With World AIDS Day on Saturday and the popularity of Bryan Singer’s new movie “Bohemian Rhapsody,” conversations about HIV and AIDS are buzzing.
Living with HIV when it was first noticed by scientists in the 1980s was considered a death sentence, but thanks to advances in science and the mass amounts of research, it is not anymore.
According to the World Health Organization, more than 39 million people have died from HIV or AIDS-related illnesses out of roughly 76 million who have been diagnosed since the infection was first found. However, since the cocktail of drugs that helps HIV-infected people has been condensed into one or two pills, living with HIV is possible.
Kevin Stilley has lived with HIV since his diagnosis in 1985, although he has been an activist, fundraiser and supporter of spreading information about HIV/AIDS to help end stigmas that surround it since before being diagnosed.
The two most common stigmas that come with the disease are the ideas that were disproven long ago, yet are still believed.
One stigma about HIV is that only people in the gay community can contract the disease, Stilley said. This specific misconception arose when the disease ran rampant through the community before all the modes of transmission, like breast milk or dirty needle-sharing, were known.
“I’d like to see the stigmas disappear,” Stilley said. “The best way to get rid of the stigma is somehow, someway we need to educate people. There are still people who are afraid you can catch it casually—it just doesn’t work that way.”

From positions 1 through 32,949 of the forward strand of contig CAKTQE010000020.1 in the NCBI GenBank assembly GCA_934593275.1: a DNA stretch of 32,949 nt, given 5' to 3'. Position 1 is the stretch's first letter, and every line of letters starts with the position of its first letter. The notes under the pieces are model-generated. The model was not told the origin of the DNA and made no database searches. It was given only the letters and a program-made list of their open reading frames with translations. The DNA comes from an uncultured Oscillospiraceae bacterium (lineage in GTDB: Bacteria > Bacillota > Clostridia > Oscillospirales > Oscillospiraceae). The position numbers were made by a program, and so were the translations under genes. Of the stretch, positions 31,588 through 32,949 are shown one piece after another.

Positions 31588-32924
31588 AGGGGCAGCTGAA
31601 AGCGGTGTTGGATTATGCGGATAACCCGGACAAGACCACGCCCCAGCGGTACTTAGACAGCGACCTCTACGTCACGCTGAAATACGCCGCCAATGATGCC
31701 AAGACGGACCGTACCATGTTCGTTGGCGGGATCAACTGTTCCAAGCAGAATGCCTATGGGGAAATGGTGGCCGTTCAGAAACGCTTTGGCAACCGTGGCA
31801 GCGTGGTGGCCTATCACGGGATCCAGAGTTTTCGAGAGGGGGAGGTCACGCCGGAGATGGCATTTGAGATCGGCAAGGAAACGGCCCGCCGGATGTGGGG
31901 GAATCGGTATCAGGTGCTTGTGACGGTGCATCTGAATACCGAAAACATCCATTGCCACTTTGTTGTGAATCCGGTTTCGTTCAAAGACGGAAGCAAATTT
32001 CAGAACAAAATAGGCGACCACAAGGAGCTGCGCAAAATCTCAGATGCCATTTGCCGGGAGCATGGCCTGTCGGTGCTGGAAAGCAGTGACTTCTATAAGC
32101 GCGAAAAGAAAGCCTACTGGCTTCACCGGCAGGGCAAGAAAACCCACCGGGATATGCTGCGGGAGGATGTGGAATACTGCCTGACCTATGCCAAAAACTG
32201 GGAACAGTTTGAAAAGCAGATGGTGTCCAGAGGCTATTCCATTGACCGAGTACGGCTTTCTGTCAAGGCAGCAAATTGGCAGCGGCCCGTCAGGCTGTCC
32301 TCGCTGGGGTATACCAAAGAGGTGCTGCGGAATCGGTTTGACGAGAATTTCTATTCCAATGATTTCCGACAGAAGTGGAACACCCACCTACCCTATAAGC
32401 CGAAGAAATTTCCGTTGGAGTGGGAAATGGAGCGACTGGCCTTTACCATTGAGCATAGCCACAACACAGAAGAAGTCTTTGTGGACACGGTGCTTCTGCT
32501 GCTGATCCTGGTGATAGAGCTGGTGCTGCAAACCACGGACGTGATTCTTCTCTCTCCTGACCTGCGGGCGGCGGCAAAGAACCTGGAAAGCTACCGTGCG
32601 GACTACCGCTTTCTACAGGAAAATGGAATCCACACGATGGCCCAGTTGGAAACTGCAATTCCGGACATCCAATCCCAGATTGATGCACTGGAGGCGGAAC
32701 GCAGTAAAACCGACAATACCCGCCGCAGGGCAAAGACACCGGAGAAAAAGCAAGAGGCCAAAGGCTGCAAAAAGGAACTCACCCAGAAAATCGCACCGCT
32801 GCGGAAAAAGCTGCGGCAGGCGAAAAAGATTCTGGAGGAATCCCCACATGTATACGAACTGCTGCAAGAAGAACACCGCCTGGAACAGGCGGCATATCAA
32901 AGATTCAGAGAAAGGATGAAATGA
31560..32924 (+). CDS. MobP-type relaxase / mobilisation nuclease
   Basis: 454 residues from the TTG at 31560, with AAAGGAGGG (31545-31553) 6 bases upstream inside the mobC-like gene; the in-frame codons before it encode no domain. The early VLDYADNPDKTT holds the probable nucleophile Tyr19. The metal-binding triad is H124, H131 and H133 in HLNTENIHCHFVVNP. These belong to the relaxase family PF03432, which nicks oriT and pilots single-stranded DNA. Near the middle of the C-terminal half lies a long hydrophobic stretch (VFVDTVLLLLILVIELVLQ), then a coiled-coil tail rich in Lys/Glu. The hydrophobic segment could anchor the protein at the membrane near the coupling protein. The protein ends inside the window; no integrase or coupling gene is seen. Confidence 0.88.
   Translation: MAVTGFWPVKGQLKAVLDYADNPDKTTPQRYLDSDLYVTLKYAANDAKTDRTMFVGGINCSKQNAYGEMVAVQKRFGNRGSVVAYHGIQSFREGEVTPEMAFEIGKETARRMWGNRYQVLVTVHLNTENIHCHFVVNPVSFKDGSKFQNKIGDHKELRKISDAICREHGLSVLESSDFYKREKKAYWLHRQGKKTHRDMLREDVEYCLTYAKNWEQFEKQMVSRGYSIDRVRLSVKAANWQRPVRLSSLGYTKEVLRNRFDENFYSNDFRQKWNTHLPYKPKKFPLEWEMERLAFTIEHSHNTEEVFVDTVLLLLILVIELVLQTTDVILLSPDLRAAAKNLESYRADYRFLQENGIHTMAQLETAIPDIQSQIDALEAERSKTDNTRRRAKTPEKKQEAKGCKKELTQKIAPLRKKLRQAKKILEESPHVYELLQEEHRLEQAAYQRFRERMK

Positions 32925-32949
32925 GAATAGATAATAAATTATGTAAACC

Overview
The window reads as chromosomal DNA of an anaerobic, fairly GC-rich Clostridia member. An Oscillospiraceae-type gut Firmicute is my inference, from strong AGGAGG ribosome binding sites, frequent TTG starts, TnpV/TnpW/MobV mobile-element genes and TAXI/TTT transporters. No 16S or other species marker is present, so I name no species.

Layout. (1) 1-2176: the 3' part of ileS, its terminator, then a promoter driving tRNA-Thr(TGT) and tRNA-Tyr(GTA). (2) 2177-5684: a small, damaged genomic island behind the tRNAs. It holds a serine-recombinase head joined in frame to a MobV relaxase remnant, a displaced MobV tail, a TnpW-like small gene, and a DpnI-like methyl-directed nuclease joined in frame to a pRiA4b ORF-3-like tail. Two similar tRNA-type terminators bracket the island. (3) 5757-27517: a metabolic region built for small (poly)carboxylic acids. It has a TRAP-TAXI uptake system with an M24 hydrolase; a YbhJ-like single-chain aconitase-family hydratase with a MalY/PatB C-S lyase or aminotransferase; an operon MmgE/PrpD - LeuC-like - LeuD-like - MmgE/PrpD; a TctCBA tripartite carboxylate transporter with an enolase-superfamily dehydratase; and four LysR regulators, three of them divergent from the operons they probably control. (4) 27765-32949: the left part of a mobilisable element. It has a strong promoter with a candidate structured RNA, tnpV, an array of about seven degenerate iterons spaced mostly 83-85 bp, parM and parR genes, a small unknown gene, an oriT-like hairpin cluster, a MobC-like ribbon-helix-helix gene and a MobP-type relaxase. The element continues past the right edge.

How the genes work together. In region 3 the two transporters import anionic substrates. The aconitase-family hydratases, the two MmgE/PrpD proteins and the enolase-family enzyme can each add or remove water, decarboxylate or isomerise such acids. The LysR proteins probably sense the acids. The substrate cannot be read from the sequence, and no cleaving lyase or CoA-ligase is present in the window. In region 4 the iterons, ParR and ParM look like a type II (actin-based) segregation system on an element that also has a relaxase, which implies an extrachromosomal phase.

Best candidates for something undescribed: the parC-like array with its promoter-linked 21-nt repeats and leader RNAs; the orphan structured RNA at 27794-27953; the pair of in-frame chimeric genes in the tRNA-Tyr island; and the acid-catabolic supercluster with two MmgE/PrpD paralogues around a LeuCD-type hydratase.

Over the past three decades, developments in research covering HIV and AIDS has made living with the disease possible. Currently, for the first time in history, over half of the people diagnosed with HIV are receiving treatment.
Sara Weckhorst, Kansas State alumna, is a social worker for the Kansas Department of Health, where she helps newly affected HIV-positive people all over the state set up appointments, go to doctors’ offices, obtain medicine, set up housing and eventually live with the disease.
“The [LGBT] community as a whole should know that just because somebody’s HIV-positive doesn’t mean that they’re going to die or that their life is going to be cut short,” Weckhorst said.
In her year-and-a-half on the job, Weckhorst said she has seen over 50 newly diagnosed clients, all of whom tested positive in Kansas. Of those people only one has actually died from “specific HIV-related opportunistic infections.”
Weckhorst said she wants everyone to help fight the stigmas that come with being diagnosed HIV-positive.
While gay and bisexual men account for over 65 percent of all HIV diagnoses in America, it is still a disease that heterosexuals, both male and female, can contract through more than just sex.
The first step to living with HIV is to test for it. Here in Manhattan, testing is available at the Riley County Health Department and Planned Parenthood, or by buying a home-test kit or going to a primary care physician.
“If you’re sexually active, get tested,” Stilley said, “Know your status. Get educated and know about this disease.”
One way to get educated is at an AIDS memorial service on World Aids Day on Saturday at First Congregational Church on the corner of Juliette and Poyntz Avenue at 6 p.m.